Here are some nifty pointers.

1. Most inexperienced riders turn too early even when going slow.

2. Most riders that feel rushed don't have things like braking points, turn in points, apexes and exit points figured out before they get to a particular turn.

3. Most of the issues caused by speed is a riders lack of foresight. I.E. they aren't looking far enough ahead and points 1 & 2 become true. Point one is a natural ( but very incorrect ) reaction. Point 2 is a modifier to the problem. Even if you know your points, you must still be able to follow through and complete the action : )

As an example I have my speedo covered with a sticker that says RELAX. I never read it though cause I am always looking ahead. But I know it's there and I remember to do the instruction.

With great speed comes great responsibility. Know thy markers/points and execute the required actions with a true mind and ability. Only then a Jedi can you become..........
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Old 11-08-2012, 05:26 AM   #29
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Re: Getting the bike turned quickly

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Originally Posted by Fallis View Post
a good chunk of my track day time is spent going quite a bit slower than I know I'm capable of, intentionally.
Hmmmm...... can't say I agree with this method. You'll basically train your head to be "comfortable" going slower. I'll have the hairs on the back of my neck stand when I make a turn faster or find a new braking point. It isn't a "oh shit" moment, but basically my body saying "I've done this before, but not this fast!". But the next time I do it, I won't get that rush again, body/brain get used to it.

And from a technical point of view: practice/trackdays should be used for tuning suspension at the very least, not just 'learning lines'. Your suspension will react very differently going 20-30 km/h slower or faster. If you're set for your "slow pace", It's likely you'll run into problems when you get to your BWAHHHHH pace.

And on a personal note: where's the fun in that?

Quote:
Originally Posted by luke geis View Post
1. Most inexperienced riders turn too early even when going slow.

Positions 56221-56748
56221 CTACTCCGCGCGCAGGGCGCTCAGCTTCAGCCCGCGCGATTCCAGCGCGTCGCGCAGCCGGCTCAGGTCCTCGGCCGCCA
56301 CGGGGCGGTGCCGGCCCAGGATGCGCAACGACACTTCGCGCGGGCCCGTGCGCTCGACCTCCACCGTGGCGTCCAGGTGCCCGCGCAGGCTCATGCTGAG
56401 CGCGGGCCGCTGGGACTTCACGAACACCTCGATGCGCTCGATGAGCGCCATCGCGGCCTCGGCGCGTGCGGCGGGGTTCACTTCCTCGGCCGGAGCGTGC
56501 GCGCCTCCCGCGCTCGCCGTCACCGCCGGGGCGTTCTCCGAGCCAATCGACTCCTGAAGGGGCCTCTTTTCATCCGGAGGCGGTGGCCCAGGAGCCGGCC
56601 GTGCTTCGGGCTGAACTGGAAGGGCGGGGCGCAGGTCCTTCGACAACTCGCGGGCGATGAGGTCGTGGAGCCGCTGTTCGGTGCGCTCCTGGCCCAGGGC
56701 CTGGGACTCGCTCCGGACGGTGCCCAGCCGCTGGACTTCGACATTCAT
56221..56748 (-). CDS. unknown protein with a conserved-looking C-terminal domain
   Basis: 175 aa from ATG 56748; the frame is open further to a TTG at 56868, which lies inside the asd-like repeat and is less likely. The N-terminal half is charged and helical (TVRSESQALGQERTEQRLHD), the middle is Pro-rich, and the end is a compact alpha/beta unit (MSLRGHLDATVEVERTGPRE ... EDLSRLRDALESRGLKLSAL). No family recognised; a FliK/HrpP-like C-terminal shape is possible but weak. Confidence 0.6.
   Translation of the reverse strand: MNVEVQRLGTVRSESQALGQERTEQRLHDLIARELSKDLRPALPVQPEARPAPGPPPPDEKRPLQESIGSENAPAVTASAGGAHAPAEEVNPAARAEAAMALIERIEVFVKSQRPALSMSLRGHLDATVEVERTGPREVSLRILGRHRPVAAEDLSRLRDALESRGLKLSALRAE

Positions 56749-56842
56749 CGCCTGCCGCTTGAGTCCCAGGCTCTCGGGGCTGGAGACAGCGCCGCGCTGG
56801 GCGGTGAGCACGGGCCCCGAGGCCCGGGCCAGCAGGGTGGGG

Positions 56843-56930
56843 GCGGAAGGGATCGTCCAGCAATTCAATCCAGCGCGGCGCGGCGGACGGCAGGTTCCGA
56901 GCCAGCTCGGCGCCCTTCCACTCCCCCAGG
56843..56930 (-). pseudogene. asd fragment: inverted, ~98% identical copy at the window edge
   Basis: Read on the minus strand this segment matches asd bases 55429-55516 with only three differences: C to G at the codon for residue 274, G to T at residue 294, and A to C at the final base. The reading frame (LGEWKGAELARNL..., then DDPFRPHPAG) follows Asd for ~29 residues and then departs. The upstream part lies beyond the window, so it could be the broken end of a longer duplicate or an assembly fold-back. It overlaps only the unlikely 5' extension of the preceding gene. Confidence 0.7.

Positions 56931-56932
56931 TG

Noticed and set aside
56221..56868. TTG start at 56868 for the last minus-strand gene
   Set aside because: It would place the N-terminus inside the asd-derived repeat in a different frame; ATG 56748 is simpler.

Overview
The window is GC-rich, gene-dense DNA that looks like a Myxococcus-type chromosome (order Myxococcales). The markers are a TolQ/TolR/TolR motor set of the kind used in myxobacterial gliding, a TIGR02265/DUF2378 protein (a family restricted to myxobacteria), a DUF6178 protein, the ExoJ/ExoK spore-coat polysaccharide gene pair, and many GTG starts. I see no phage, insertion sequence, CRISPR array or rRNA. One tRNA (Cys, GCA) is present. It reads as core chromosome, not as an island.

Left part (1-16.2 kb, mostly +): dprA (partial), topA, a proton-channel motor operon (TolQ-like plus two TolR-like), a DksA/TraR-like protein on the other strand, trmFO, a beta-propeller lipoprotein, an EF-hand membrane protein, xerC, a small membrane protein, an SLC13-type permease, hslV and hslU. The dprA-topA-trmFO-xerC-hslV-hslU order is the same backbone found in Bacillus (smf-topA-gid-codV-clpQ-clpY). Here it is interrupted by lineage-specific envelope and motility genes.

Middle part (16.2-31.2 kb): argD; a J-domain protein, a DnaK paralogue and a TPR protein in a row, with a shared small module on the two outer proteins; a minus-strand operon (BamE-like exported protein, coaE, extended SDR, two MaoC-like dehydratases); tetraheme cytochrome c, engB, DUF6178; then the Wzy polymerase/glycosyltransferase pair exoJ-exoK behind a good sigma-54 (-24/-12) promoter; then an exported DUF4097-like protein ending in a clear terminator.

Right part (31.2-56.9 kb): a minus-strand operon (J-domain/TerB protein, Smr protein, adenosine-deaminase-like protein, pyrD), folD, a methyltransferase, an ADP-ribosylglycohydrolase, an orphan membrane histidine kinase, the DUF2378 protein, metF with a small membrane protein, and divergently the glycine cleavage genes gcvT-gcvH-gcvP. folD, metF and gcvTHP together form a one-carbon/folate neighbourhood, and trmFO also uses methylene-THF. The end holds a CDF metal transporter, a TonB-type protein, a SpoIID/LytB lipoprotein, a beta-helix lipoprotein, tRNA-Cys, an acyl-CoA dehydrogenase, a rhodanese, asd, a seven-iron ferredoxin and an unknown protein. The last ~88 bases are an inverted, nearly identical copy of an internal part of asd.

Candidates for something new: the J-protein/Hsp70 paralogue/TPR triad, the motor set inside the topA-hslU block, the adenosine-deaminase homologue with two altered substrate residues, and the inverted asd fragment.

Or they turn too tight, especially on the exit in fear of going wide and hitting the grass. That was my biggest mistake I corrected this season. Just don't look at the grass :P
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Last edited by Mr. Azim; 11-08-2012 at 05:32 AM.
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Old 11-08-2012, 09:52 AM   #30
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Re: Getting the bike turned quickly

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Originally Posted by Mr. Azim View Post
Hmmmm...... can't say I agree with this method. You'll basically train your head to be "comfortable" going slower. I'll have the hairs on the back of my neck stand when I make a turn faster or find a new braking point. It isn't a "oh shit" moment, but basically my body saying "I've done this before, but not this fast!". But the next time I do it, I won't get that rush again, body/brain get used to it.

And from a technical point of view: practice/trackdays should be used for tuning suspension at the very least, not just 'learning lines'. Your suspension will react very differently going 20-30 km/h slower or faster. If you're set for your "slow pace", It's likely you'll run into problems when you get to your BWAHHHHH pace.

And on a personal note: where's the fun in that?
Well, I'm not talking about poking around the whole track in 2nd gear or anything. There's a definite bell curve to my pace over the course of a track day though. First session usually has a slow sighting lap, so you only end up with 2-3 hot laps, and the brain and body is warming up. Session or two after that I'm starting to get in the groove and probably 3-4 seconds off my previous pace. Next 2-3 session in the middle of the day I'll try to really push, and (hopefully) pick up a few seconds from my last outting. Then the last session or two I'm usually starting to run out of steam and I'll back off a little and work on body position, or just being smoother, etc.

Progress has been slow though, so maybe I need to go out there and just start bombing it from the get go. The times that I do that though, I'll either start making a ton of mistakes, or I'll go way faster, and have no idea why. There's one specific time I can think of where I dropped like 3 seconds following a control rider, but I have no idea what I did different and couldn't repeat it, I was just so totally focused on staying pinned as close to the back of him as I could. He also said something dickish when we were talking before we went out like "Yeah, well maybe this just isn't for you" and I was absolutely determined to stay right on his ass.


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Originally Posted by Mr. Azim View Post
Or they turn too tight, especially on the exit in fear of going wide and hitting the grass. That was my biggest mistake I corrected this season. Just don't look at the grass :P
I tend to have the opposite problem, where I'm frequently trying to turn in too late. I think it comes from riding almost 10 years on the street, where out in the canyons I'm hesitant to to commit to a turn until I can see all the way through it - so if a corner is blind at all, I end up waiting way too long. I've gotten a lot better about it though.